Cuba puts wealthy countries to shame

Ireland should be looking to Cuba.

Doctors wearing white coats and masks walk along a road holding the Cuban national flag in front of a sign saying
Henry Reeve Medical Brigade returns from Kenya. Photo: Twitter | @CubaMINREX

Over a month before Trump claimed Covid-19 was nothing more than a hoax, the Cuban government got to work preparing the country for a possible outbreak of the virus. The measures that were put in place included educating the public about the virus and training medical staff on how to respond, as well as setting up quarantine facilities.

The first confirmed case reached the island on 11 March. The response was swift and easily implemented according to the plans and preparations which had already been put in place. 

One of the first steps was to undertake a nationwide survey involving 28,000 medical students going door-to-door, which was carried out each morning. The objectives of the survey were to identify members of the population that were displaying symptoms and to locate persons who were at risk. 

On the first day of April all commercial flights in and out of the country were halted and remaining tourists were asked to leave. The decision to close Cuba to tourists was not lightly made, as over half a million people were employed in the industry and the tourist industry contributed $2.5 billion to Cuban GDP in 2018. Any Cubans returning home were sent to one of the many quarantine facilities for two weeks. These facilities provided all the essentials, including medical staff that checked up on patients three times a day.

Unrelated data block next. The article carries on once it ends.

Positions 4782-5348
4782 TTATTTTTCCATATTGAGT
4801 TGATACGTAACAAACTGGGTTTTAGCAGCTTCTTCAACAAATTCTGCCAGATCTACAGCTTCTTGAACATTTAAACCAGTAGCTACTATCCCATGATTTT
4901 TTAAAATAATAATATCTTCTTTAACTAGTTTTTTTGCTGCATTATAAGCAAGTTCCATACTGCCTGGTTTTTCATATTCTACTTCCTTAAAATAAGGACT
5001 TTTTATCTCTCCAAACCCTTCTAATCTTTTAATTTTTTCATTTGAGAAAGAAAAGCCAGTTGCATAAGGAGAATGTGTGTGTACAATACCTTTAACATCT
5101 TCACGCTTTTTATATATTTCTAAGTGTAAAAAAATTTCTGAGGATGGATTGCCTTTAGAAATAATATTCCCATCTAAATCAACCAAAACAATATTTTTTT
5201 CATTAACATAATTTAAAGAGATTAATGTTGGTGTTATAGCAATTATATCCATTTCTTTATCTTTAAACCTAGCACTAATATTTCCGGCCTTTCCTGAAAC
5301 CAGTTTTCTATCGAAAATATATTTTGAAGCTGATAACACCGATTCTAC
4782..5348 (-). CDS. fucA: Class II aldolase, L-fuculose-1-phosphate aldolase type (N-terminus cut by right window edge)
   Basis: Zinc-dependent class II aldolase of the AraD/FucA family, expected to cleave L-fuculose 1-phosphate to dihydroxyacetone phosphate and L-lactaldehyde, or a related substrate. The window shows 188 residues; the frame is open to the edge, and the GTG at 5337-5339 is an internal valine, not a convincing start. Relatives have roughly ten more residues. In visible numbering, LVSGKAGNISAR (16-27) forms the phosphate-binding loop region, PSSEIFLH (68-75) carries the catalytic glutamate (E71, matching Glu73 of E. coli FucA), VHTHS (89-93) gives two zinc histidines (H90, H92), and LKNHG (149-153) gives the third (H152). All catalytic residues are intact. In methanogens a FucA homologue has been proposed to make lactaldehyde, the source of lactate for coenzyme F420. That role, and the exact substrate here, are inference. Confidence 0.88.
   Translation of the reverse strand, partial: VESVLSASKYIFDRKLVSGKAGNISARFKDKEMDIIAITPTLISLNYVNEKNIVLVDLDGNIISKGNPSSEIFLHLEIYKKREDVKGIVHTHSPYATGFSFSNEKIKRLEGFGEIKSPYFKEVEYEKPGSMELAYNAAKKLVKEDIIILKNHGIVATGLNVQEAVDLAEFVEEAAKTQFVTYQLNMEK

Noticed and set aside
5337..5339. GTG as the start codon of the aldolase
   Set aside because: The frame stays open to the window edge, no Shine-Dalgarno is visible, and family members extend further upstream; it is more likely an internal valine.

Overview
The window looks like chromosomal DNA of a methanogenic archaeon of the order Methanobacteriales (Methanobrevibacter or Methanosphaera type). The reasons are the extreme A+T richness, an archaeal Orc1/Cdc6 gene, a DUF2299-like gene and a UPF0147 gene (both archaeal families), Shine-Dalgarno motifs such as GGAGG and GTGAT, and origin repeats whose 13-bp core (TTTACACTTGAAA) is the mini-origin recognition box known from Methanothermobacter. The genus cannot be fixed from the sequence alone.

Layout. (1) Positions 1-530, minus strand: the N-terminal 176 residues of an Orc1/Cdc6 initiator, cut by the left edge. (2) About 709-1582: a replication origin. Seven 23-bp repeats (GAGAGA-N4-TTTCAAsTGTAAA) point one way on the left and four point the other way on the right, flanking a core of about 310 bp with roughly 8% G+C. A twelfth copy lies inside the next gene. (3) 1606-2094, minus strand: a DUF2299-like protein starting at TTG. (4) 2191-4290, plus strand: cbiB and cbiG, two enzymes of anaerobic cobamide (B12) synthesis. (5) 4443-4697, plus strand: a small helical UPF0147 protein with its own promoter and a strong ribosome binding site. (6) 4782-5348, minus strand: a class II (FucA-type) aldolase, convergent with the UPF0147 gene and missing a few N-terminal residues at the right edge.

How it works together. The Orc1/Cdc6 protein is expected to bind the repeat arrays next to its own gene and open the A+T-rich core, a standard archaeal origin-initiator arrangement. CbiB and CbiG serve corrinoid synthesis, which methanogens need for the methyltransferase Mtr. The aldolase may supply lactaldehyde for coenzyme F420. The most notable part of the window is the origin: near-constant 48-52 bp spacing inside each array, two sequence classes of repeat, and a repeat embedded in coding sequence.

By early April, schools, colleges, gyms and bars were ordered to close and public transport was suspended. Alternative transport was provided for essential workers. Face masks and social distancing became mandatory in public spaces. To enforce the new regulations extra police were deployed to public areas and issued on the spot fines for those not wearing a face covering. To provide for the new demand textile factories which originally produced school uniforms were repurposed to manufacture face masks.